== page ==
SSU Website Table Styles

Tables should only be used for presenting tabular data. "Layout" tables are not consistent with SSU's web design.


Data Table Structural Elements

Data Tables should use the following structure to ensure accessibility to people using assistive technology.

<table>
The table tag is required for all tables.
summary
This attribute is used in the <table> tag and describes how the table is arranged. Summaries are usually not displayed in the page, but are available to users of assistive technology.
<caption>
The caption tag is used to add text that labels the table. This is like adding a title to the table. It usually appears at the top of the table, above any table headings.
<thead>
Table Head. This contains the first row of the table, which itself contains the <th>
<th>
Table heading. This is used to designate table cells that are column headings or row headings.
scope="col"  or  scope="row"
The scope attribute with the appropriate value must be used in each <th>. If the heading is at the top of a column, use scope="col" If the heading is at the beginning of a row, use scope="row"
<tbody>
Table body. This contains the table rows that contain the table content.
<td>
Table data. This is a cell in the table and contains an item of the data being presented.
 

See Web Usability's Accessible Data Tables for more information and examples of accessible tables.

Default SSU Style for Tables

Here's the Caption
Left heading Middle heading Right heading
some content goes here some content goes here some content goes here
some content goes here some content goes here some content goes here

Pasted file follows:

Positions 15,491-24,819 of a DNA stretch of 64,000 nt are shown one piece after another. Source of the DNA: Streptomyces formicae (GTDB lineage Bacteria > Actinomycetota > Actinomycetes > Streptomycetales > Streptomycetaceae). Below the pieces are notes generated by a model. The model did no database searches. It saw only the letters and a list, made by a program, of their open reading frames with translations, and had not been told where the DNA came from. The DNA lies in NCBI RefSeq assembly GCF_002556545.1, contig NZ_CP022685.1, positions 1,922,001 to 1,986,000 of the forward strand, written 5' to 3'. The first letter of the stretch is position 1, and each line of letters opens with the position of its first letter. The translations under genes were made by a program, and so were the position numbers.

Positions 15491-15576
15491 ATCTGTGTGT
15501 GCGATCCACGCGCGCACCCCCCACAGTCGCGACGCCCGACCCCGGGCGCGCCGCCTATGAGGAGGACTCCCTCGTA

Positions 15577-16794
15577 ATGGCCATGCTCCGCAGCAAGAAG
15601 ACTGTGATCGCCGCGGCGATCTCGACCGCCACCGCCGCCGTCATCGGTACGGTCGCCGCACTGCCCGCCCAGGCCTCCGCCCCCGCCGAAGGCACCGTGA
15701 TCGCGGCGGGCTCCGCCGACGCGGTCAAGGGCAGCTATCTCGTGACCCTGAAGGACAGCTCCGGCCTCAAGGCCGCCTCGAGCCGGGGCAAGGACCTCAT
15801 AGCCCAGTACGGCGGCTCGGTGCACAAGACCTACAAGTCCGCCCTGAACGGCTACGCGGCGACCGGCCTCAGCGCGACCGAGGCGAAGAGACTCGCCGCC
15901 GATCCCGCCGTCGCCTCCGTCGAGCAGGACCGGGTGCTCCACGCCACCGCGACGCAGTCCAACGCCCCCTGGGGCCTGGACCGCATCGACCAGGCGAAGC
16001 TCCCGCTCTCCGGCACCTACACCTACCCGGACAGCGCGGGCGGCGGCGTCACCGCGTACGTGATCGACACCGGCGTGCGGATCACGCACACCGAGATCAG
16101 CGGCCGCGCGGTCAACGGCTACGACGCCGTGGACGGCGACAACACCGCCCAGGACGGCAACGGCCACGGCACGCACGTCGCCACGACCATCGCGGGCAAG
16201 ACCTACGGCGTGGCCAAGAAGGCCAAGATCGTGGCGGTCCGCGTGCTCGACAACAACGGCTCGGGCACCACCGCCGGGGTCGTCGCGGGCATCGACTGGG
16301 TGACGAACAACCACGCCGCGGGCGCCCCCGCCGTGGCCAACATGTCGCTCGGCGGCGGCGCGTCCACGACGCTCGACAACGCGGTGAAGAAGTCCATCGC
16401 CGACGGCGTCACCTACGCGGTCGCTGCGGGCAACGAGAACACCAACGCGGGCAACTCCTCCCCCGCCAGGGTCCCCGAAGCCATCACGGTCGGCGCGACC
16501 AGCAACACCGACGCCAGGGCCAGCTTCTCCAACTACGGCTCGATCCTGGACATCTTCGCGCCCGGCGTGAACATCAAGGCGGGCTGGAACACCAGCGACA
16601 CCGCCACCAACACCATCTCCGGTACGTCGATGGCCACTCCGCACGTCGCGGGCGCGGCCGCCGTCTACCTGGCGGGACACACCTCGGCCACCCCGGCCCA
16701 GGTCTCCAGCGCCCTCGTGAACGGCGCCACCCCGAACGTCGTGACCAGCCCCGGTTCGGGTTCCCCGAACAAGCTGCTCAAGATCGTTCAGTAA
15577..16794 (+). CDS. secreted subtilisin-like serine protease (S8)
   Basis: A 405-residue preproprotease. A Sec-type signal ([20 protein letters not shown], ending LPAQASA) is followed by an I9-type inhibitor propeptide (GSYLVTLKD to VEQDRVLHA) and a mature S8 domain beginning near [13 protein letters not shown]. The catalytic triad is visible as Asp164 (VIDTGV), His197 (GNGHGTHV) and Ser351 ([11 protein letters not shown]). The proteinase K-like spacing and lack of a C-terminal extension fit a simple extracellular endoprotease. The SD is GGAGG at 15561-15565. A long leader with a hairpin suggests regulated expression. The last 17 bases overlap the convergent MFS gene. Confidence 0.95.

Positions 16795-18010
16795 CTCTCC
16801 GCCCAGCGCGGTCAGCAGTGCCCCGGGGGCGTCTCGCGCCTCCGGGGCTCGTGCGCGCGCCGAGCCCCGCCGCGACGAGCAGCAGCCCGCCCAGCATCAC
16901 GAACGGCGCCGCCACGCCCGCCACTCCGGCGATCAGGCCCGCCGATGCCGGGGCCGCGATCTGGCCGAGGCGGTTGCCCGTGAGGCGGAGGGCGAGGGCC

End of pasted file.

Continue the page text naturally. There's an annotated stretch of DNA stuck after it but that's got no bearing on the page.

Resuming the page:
some content goes here some content goes here some content goes here
<table summary="Sample Table, with columns for left, Middle, and Right columns.">
<caption>Here's the Caption</caption>
<thead>
<tr>
<th scope="col">Left heading</th> <th scope="col">Middle heading</th> <th scope="col">Right heading</th>
</tr>
</thead>
<tbody>
<tr>
<td>some content goes here</td>
<td>some content goes here</td>
<td>some content goes here</td>
</tr>
<tr>
<td>some content goes here</td>
<td>some content goes here</td>
<td>some content goes here</td>
</tr>
<tr>
<td>some content goes here</td>
<td>some content goes here</td>
<td>some content goes here</td>
</tr>
</tbody>
</table>

Some tables might make more sense arranged to use table headings for each row. These tables don't require the <thead> and <tbody> tags.

Here's the caption
Top heading some content goes here some content goes here
Middle heading some content goes here some content goes here
Bottom heading some content goes here some content goes here

 

<table summary="Sample table, with rows for top, middle and bottom.">
<caption>Here's the caption</caption>
<tr>
<th scope="row">Top heading</th>
<td>some content goes here</td> <td>some content goes here</td>
</tr>
<tr> <th scope="row">Middle heading</th>
<td>some content goes here</td> <td>some content goes here</td>
</tr>
<tr>
<th scope="row">Bottom heading</th>
<td>some content goes here</td> <td>some content goes here</td>
</tr>
</table>

If you need to make a table more complex than the sample tables above, with multiple levels of headings, you should consider simplifying your table structure. Usually this can be accomplished by splitting the data into smaller, simpler tables. Complex data tables have special requirements for accessibility, and are more difficult to code and style properly. If you have needs for a complex table, contact the IT Web Office to discuss the project.

 

Table Stripes